Children follow mother’s footsteps to battle for father’s properties

Six siblings are embroiled in a court battle over 15-acre parcel of land left by their father in Njoro, Nakuru County.

Samuel Kabaiku died intestate on July 31, 1988, aged 76, and was survived by two wives, Naomi Njeri and Rahab Wanjiku and seven children.

He owned 15 acres in Ngondu farm, Njoro, four-acre parcels in Ngondu and Jawatho, 11 heads of cattle and had an unknown amount of money in accounts at KCB and Kenya Post Office.

Njeri, the first wife, and Wanjiku clashed over the property and took their battle to court in 1991.

Njeri filed a succession case before the High Court and sought grant to administer her late husband’s estate.

However, Wanjiku objected, expressing fear that Njeri would lock her and her six children out of the property.

“I have fears that my co-wife will evict me and my children from the plots we live in if she takes control of the properties,” Wanjiku said. She averred that Njeri had ill intentions when filing the succession case since she did not inform her of the same.

“Njeri lied to the court that she was the only surviving widow,” said Wanjiku. However, through interventions from the local authorities, the two signed a consent on November 24, 1997. Wanjiku, who had more children, took control of nine acres while Njeri administered six.

They agreed to share the rest of the property equally and case was marked as settled. On July 7, 2008, Wanjiku died and was survived by her six children: David Karanja, Hannah Njoki, Veronica Muthoni, Susan Wambui, Elizabeth Wangari and Eunice Wambui.

All the six agreed that their elder brother, Karanja, would take over as administrator of all the 15 acres.

However, in 2013, Hannah Njoki filed a succession case to substitute her mother as the new administrator and took over the nine acres.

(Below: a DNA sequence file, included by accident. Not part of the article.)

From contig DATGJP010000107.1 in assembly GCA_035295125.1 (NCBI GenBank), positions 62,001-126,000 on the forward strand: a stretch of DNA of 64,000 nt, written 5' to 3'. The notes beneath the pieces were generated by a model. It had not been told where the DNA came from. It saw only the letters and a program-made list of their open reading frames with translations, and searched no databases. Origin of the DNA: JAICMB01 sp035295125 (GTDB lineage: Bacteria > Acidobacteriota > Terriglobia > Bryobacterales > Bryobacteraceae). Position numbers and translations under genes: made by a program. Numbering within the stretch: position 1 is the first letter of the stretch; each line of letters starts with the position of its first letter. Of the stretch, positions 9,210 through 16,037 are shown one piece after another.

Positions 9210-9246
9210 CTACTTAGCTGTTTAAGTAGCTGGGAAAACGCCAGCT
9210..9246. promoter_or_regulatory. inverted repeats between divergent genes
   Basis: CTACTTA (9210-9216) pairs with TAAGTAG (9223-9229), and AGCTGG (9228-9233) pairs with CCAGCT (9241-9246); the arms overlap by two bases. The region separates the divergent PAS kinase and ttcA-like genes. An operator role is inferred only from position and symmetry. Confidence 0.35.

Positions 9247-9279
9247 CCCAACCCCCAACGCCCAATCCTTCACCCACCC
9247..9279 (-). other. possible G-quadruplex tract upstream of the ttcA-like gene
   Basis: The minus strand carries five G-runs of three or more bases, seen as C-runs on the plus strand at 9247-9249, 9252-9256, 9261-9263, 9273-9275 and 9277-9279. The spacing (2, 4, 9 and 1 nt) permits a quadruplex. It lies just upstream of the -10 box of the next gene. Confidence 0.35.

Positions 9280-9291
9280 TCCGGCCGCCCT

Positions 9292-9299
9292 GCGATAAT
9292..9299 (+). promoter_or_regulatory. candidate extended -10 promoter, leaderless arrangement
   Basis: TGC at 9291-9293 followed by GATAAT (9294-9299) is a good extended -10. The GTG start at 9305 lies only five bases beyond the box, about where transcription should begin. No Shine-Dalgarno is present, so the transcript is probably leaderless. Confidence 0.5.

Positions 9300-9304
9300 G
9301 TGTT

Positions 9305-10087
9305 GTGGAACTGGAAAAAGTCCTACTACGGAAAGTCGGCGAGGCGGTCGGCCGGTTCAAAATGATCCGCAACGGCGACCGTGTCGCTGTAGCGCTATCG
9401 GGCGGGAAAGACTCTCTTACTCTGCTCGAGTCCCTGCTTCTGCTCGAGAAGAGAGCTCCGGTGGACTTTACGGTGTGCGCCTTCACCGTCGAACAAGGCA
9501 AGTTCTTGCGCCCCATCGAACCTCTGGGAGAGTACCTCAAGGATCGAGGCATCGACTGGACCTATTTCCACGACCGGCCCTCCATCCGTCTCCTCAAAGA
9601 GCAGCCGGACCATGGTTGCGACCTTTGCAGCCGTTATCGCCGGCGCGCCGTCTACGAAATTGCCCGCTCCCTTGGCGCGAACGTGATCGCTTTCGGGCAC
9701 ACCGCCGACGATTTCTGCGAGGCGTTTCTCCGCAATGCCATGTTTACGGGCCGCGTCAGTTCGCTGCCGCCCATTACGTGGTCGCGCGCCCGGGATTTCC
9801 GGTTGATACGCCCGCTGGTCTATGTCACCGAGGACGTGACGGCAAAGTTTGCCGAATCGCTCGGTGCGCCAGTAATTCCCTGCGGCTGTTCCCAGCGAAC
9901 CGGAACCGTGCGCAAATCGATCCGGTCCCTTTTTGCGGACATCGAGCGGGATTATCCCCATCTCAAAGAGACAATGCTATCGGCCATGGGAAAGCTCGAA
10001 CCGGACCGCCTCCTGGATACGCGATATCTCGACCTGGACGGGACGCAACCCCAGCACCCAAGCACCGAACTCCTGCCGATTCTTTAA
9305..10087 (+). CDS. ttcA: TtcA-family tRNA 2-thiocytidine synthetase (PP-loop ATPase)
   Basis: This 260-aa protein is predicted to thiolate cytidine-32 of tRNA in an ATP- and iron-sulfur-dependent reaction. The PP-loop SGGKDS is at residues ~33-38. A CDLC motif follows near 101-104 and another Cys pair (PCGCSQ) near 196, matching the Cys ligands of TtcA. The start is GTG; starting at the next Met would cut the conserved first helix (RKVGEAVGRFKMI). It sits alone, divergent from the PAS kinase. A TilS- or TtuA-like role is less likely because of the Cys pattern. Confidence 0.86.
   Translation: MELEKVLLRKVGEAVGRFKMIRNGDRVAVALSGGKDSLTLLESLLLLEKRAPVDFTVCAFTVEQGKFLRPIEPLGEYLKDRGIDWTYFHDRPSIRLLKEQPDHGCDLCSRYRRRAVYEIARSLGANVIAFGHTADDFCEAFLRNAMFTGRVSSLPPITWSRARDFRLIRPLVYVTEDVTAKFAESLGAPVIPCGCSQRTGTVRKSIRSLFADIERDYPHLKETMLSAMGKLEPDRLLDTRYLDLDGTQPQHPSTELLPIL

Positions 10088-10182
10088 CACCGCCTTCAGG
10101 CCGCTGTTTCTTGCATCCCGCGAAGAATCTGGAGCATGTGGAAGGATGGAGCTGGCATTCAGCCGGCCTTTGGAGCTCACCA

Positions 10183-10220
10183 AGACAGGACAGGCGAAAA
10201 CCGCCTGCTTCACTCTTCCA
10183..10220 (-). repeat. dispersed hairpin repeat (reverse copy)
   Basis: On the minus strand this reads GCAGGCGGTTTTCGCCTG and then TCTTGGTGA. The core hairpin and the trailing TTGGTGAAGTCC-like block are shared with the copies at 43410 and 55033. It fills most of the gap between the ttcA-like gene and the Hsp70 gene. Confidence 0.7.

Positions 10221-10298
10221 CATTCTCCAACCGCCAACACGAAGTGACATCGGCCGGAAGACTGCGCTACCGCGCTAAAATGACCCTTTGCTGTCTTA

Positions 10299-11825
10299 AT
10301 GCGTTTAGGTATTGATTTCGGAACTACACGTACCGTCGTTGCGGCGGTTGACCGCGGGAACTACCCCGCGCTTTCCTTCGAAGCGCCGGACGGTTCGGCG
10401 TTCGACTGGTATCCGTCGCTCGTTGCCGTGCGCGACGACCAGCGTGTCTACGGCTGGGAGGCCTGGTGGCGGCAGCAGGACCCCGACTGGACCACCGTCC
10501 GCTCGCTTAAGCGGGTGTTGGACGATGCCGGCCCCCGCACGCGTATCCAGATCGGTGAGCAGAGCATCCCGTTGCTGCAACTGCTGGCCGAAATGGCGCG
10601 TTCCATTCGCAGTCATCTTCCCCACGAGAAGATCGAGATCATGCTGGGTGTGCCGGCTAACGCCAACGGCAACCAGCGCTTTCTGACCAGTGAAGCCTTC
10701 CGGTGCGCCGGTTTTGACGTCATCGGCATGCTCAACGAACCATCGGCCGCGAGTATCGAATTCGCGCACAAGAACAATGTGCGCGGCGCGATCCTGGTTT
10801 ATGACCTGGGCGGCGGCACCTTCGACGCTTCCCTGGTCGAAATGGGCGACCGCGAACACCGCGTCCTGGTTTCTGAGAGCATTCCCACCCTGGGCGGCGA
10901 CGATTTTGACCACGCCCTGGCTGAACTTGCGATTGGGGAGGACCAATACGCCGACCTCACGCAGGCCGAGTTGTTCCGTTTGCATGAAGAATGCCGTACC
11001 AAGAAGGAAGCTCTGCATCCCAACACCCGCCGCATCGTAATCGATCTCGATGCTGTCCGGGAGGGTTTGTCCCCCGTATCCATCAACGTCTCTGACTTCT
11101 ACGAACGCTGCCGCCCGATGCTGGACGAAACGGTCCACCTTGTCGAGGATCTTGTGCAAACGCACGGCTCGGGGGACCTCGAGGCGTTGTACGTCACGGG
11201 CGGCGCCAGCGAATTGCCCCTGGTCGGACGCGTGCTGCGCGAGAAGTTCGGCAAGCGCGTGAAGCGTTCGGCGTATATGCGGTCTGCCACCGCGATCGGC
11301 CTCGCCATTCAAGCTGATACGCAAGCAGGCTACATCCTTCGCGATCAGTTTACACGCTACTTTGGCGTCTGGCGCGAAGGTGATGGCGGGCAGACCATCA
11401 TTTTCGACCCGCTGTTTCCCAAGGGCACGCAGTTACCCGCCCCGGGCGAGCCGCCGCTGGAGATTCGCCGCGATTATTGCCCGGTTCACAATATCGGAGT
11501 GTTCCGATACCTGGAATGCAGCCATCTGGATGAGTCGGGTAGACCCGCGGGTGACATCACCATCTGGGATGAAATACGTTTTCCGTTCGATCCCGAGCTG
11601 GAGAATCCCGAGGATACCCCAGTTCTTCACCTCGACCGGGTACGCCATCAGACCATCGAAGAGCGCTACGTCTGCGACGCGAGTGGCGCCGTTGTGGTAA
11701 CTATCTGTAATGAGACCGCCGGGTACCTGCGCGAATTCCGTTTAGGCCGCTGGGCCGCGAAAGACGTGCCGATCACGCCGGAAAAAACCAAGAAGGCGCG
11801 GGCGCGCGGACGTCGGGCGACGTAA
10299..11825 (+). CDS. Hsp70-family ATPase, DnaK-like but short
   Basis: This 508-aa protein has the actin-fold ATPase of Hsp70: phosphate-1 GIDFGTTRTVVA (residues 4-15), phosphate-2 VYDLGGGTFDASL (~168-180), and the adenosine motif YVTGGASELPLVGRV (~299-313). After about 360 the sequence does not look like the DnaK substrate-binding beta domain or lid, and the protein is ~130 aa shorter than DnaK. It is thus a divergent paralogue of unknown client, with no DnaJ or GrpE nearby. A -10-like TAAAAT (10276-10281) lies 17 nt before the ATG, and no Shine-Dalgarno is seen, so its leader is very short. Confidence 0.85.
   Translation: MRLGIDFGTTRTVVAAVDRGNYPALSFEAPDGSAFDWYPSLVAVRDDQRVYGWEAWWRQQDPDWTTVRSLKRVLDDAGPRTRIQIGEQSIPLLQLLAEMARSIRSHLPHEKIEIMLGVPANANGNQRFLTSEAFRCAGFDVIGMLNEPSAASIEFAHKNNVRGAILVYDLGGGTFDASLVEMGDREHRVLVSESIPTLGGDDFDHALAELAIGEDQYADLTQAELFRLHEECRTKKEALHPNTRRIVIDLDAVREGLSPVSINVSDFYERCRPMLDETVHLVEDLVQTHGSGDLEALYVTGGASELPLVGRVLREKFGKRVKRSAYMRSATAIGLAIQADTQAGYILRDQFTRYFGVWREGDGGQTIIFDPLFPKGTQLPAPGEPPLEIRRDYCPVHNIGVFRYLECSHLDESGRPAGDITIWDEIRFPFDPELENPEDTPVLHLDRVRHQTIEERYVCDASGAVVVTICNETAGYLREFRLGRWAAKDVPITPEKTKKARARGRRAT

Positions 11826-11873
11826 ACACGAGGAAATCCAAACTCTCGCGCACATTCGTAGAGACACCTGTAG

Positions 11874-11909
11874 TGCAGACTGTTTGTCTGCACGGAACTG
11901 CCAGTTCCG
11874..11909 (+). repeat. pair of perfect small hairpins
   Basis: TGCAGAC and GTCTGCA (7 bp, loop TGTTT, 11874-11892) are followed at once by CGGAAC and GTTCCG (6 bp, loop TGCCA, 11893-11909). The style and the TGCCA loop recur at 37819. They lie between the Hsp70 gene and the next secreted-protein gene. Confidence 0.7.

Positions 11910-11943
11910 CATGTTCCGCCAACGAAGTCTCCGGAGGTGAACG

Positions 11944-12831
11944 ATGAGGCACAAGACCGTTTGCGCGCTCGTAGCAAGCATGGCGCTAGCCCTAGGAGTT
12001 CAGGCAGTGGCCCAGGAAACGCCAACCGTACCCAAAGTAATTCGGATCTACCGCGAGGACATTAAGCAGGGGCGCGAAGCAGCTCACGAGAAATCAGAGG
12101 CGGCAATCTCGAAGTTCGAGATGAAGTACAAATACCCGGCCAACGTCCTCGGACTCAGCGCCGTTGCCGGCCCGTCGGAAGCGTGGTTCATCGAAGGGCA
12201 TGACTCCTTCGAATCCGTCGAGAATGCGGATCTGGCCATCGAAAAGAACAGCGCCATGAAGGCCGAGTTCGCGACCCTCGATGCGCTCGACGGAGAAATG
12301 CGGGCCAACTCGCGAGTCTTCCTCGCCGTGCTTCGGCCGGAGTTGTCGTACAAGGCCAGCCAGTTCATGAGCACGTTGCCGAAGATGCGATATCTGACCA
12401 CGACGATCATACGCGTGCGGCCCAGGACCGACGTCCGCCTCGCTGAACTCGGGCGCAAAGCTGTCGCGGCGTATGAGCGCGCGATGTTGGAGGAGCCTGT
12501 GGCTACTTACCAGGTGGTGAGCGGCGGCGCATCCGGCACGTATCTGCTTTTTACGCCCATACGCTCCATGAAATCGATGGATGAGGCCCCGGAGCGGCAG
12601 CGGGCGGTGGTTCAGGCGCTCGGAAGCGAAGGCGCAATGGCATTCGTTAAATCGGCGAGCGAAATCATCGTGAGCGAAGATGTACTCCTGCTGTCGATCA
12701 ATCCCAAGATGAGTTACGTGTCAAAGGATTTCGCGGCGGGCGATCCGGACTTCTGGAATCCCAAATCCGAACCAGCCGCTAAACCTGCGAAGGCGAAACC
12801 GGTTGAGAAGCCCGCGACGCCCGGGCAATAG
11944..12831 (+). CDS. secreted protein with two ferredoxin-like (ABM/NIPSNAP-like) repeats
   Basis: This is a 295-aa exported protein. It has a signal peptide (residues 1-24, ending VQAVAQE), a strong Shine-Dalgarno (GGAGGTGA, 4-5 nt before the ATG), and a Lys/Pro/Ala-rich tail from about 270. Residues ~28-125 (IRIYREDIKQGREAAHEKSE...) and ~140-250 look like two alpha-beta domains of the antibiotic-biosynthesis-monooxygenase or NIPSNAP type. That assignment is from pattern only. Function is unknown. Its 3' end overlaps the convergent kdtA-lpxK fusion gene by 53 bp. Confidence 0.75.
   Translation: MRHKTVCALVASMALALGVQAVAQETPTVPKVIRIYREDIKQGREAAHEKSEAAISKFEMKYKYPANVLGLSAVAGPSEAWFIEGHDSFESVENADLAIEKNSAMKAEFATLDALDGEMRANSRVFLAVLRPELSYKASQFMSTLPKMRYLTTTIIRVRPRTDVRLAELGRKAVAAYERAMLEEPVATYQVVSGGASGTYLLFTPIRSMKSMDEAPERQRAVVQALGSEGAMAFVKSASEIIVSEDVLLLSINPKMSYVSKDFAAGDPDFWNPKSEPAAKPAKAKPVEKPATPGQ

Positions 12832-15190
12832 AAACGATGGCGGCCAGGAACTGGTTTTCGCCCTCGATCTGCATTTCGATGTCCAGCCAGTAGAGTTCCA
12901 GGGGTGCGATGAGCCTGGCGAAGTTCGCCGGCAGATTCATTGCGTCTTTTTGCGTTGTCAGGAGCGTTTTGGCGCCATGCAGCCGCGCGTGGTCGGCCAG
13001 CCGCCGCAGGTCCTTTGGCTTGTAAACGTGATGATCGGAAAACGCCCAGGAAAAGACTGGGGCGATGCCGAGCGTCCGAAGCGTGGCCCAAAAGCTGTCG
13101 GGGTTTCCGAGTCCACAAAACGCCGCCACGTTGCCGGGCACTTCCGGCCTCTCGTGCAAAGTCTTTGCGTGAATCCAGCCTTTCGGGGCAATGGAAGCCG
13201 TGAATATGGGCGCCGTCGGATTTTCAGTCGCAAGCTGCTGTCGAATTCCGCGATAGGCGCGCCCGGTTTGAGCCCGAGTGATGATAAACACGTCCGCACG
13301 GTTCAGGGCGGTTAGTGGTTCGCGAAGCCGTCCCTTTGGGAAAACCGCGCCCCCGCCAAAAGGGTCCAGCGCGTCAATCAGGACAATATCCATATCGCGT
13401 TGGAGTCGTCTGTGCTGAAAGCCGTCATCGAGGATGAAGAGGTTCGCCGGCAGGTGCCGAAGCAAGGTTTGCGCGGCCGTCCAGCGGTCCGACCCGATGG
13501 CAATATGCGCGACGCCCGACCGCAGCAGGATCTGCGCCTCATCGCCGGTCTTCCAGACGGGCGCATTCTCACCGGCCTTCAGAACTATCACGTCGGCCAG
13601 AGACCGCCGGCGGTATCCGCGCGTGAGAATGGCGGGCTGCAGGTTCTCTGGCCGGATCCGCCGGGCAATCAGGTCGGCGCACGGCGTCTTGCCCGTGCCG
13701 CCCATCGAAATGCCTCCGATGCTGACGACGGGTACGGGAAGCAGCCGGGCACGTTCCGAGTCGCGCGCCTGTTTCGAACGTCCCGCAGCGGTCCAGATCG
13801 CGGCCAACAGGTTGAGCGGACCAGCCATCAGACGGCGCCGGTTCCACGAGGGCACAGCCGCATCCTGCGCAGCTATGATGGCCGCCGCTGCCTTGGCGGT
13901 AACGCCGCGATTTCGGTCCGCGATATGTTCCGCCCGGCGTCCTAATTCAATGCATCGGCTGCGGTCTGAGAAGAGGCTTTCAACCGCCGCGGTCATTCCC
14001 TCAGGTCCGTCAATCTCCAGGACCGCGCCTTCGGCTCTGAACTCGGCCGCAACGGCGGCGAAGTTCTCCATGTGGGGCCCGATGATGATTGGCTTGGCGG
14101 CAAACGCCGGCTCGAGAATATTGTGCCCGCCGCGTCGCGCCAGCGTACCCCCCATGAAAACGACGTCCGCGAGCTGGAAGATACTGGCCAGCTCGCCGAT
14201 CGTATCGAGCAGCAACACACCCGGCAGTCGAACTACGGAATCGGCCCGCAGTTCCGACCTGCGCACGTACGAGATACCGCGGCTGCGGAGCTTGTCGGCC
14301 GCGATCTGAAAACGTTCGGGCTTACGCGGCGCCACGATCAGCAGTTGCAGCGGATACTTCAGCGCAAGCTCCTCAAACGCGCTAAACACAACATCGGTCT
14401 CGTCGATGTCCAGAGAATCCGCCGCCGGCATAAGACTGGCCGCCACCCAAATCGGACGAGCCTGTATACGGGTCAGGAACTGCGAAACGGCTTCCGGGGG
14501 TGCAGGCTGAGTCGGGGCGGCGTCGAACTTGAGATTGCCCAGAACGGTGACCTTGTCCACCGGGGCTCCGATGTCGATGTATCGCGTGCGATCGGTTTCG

Her grant was confirmed on March 3, 2015 by Justice Janet Mulwa. This did not sit well with her siblings who challenged her grant and urged the court to revoke it.

Karanja said Njoki had threatened to evict her siblings from the land and sell it.

He deposed that his sister did not inform the family before filing the case. He accused Njoki of fraudulently causing the rectification of letters of administration without informing the court that there were other beneficiaries.

Karanja said since Njoki took over as administrator, confrontations have never ended in the family. “The family has been torn apart by Njoki’s selfishness. My siblings have known nothing but fights and confrontations,” he said.

He also claimed that Njoki misused the powers to invite armed officers to the estate with intentions to intimidate the beneficiaries to share the land.

“She has her agenda to irregularly share out the entire estate at her own whims and will and exclude our rightful input in the decision,” Karanja said.

Njoki, however, said her siblings had refused to have the land shared equally.

She said they claimed that since her and her sister Wambui were married, they were not entitled to equal share of the property. She added that since her brother took over from their mother, he has refused to surrender the original title to enable the subdivision of the land.

Karanja’s application was dismissed on June 12, 2018, after he failed to prosecute it.

However, to date, Karanja has not surrendered the original title to Njoki. This forced Njoki to file an application on September 30 last year, seeking orders to compel Karanja to surrender the title.

She says she cannot divide the land without the title, and wants Justice Rachel Ng’etich to compel Karanja to release it.

If Karanja defaults, she wants the court to authorise the Registrar of Lands to issue a new title to her and cancel the one he has. On Thursday, Justice Ng’etich directed that Karanja files his response on December 10 when the case will the mentioned.